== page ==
Saturday, August 27, 2011

Islam in Saudi Arabia and the History of Islam in Arabia


Question: Discuss the religion Islam in Saudi Arabia, describe the history of Islam in Arabia.

Answer:
Religion Islam in Arabia:
Islam is the country’s official religion. An estimated 89 percent of Saudis are Sunni Muslums, and about 5 percent are Shia Muslims (see Shia Islam). The government employs the Sharia (Islamic law) as a guiding principle of rule. Consequently, Islamic tenets not only govern spirituality and religious practice, but also guide practices of law, business, taxation, and government.
The form of Islam supported by the government is socially and theologically conservative. While Saudis and foreigners may behave as they wish behind closed doors, they must observe many strict religious requirements while in public. These include conservative dress for men and women, segregation of the sexes, mandatory daily prayers for Muslim men, and the closing of offices and business during the five daily prayer times. A government agency called the Committee to prevent Vice and Promote Virtue sends out official enforcers called mutawwa’ in to ensure observance of these rules. Punishments for transgressions can be summary and harsh, including public flogging.
Saudi Arabia’s conservative form of Islam is strongly influenced by a puritanical Islamic movement formed in the 18th century. This movement is often referred to by Westerners and other non-Saudis as Wahhabism, after its founder, Muhammad ibn Abd al-Wahhab (see Wahhabis). However, the movement’s adherents have never referred to themselves as Wahhabis, and within Saudi Arabia, Wahhabi is often used by non-Saudis or reform-minded Saudis in reproach to refer to conservative Muslims. In modern-day Saudi Arabia, strong adherents of the movement may call themselves muwahhidun (Unitarians, from al-muwahhid, Arabic for “those who proclaim the unity of God”) or ahl al-tawhid ) people of unity.) Less strident followers – a significant portion of the population, including some members of the royal family – may simply say they are part of the harakat al-salafiyya, roughly translated as “the movement following the ways of the Prophet.”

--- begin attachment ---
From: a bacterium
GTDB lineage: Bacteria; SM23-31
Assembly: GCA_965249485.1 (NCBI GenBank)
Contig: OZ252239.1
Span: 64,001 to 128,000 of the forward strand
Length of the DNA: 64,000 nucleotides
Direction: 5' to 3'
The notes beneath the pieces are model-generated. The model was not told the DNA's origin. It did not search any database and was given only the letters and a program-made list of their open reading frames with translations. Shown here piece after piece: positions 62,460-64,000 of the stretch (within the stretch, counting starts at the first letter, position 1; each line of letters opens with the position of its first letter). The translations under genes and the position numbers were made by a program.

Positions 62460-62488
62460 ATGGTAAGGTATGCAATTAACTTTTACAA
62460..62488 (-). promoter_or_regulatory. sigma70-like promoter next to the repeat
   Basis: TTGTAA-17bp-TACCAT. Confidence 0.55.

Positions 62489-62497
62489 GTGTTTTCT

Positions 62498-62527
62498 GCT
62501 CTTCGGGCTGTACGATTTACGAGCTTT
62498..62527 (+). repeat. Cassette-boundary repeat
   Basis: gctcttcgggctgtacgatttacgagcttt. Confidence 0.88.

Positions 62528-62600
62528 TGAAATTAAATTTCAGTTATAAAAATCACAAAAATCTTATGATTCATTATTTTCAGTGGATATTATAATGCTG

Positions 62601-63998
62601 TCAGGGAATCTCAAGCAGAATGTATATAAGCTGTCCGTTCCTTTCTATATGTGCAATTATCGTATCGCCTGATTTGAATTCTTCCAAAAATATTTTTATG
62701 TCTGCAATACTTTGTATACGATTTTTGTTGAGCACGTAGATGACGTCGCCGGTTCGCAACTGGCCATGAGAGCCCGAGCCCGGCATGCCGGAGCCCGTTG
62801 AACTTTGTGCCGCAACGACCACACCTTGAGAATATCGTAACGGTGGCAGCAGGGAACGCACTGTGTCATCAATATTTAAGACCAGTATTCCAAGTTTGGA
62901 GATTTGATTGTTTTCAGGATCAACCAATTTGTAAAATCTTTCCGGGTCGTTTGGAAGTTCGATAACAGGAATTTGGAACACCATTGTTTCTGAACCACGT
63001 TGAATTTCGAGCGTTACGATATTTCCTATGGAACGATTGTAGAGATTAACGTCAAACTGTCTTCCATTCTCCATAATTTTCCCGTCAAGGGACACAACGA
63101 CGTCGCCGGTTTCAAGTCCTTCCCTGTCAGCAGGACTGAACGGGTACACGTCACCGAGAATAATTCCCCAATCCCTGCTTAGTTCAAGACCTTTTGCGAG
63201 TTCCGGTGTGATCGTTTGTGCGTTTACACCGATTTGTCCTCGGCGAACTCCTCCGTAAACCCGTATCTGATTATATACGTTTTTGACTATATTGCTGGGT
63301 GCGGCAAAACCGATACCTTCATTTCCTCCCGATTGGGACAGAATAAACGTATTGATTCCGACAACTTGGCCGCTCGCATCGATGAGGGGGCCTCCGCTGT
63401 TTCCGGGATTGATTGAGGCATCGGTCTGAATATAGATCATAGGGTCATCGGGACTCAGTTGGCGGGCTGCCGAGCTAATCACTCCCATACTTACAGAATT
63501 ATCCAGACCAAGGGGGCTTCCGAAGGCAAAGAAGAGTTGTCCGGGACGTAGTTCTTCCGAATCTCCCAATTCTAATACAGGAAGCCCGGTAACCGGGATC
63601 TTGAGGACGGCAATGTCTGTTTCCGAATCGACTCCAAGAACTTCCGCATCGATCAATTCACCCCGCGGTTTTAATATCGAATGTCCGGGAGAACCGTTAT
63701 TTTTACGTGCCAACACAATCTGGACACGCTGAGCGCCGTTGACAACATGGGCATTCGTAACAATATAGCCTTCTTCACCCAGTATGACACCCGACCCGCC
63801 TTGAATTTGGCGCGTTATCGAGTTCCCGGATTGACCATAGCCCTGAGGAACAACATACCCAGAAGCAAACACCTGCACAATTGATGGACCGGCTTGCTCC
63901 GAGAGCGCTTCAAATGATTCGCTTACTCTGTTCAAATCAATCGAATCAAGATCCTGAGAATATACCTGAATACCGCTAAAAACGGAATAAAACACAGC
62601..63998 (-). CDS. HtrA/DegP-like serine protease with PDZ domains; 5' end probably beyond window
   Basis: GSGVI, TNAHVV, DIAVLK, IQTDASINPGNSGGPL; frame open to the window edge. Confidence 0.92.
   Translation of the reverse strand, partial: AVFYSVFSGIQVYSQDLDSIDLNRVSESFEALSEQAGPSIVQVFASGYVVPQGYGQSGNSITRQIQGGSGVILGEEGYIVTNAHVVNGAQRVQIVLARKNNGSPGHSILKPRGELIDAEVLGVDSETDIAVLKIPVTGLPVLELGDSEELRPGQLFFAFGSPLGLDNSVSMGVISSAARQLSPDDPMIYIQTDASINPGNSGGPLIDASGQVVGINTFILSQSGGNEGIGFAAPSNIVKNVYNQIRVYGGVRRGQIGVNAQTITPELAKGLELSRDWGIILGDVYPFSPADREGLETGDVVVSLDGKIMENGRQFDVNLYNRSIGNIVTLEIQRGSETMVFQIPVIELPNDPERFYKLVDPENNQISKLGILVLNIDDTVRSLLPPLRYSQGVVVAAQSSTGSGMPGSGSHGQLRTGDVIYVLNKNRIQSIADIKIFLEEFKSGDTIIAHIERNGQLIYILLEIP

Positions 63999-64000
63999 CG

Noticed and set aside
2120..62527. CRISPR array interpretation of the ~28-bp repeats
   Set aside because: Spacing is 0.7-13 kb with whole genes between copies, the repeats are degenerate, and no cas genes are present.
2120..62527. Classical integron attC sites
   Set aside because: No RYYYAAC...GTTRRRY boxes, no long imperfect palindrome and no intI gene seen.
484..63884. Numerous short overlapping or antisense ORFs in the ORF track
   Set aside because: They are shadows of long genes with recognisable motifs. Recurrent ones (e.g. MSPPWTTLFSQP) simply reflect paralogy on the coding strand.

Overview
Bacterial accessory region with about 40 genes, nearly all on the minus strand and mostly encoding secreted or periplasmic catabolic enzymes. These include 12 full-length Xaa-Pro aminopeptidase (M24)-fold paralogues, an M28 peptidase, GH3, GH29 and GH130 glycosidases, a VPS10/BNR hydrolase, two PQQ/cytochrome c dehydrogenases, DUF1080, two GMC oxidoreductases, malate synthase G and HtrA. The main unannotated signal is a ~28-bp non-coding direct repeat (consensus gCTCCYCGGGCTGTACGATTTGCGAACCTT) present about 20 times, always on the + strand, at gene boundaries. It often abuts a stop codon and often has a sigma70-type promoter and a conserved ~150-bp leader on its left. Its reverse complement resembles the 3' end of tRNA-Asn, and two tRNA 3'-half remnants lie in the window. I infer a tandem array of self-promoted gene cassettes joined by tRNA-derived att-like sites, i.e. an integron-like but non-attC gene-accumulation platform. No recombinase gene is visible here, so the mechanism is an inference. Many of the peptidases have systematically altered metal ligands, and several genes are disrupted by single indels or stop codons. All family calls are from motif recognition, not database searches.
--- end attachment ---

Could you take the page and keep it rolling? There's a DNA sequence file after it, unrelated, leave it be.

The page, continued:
The country’s Shia Muslims are concentrated around the oases of Al Hasa and Al Qatỉf in eastern Saudi Arabia. Strict muwahhidun do not recognize the Shias as true Muslims. Therefore, historically, Saudi authorities have subjected them to discrimination and oppression, arousing resentment and opposition to the regime among the Shias. Other religions are represented among the expatriate population. However, the government does not allow public practice of non-Islamic religions and prohibits missionary activity.

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